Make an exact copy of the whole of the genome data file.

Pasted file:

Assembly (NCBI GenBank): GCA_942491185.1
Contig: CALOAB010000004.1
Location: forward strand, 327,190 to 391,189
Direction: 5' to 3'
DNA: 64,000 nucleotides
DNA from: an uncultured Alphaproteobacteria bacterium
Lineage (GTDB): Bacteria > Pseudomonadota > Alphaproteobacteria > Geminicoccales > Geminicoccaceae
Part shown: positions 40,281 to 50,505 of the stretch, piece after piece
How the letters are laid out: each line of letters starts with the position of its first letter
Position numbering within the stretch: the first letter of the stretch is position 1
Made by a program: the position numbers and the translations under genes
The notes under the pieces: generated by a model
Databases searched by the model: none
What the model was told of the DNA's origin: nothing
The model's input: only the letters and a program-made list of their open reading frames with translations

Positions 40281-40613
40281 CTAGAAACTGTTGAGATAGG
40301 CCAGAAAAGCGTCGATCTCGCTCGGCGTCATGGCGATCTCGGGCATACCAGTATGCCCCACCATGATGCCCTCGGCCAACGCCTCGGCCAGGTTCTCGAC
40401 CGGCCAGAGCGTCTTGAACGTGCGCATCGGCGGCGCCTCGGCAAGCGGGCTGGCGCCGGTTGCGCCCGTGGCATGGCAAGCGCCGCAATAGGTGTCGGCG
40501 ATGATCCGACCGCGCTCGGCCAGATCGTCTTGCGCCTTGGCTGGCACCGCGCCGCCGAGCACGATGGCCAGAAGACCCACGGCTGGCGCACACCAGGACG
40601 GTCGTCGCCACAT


Assembly (NCBI GenBank): GCA_942491185.1
Contig: CALOAB010000004.1
Location: forward strand, 327,190 to 391,189
Direction: 5' to 3'
DNA: 64,000 nucleotides
DNA from: an uncultured Alphaproteobacteria bacterium
Lineage (GTDB): Bacteria > Pseudomonadota > Alphaproteobacteria > Geminicoccales > Geminicoccaceae
Part shown: positions 40,281 to 50,505 of the stretch, piece after piece
How the letters are laid out: each line of letters starts with the position of its first letter
Position numbering within the stretch: the first letter of the stretch is position 1
Made by a program: the position numbers and the translations under genes
The notes under the pieces: generated by a model
Databases searched by the model: none
What the model was told of the DNA's origin: nothing
The model's input: only the letters and a program-made list of their open reading frames with translations

Positions 40281-40613
40281 CTAGAAACTGTTGAGATAGG
40301 CCAGAAAAGCGTCGATCTCGCTCGGCGTCATGGCGATCTCGGGCATACCAGTATGCCCCACCATGATGCCCTCGGCCAACGCCTCGGCCAGGTTCTCGAC
40401 CGGCCAGAGCGTCTTGAACGTGCGCATCGGCGGCGCCTCGGCAAGCGGGCTGGCGCCGGTTGCGCCCGTGGCATGGCAAGCGCCGCAATAGGTGTCGGCG
40501 ATGATCCGACCGCGCTCGGCCAGATCGTCTTGCGCCTTGGCTGGCACCGCGCCGCCGAGCACGATGGCCAGAAGACCCACGGCTGGCGCACACCAGGACG
40601 GTCGTCGCCACAT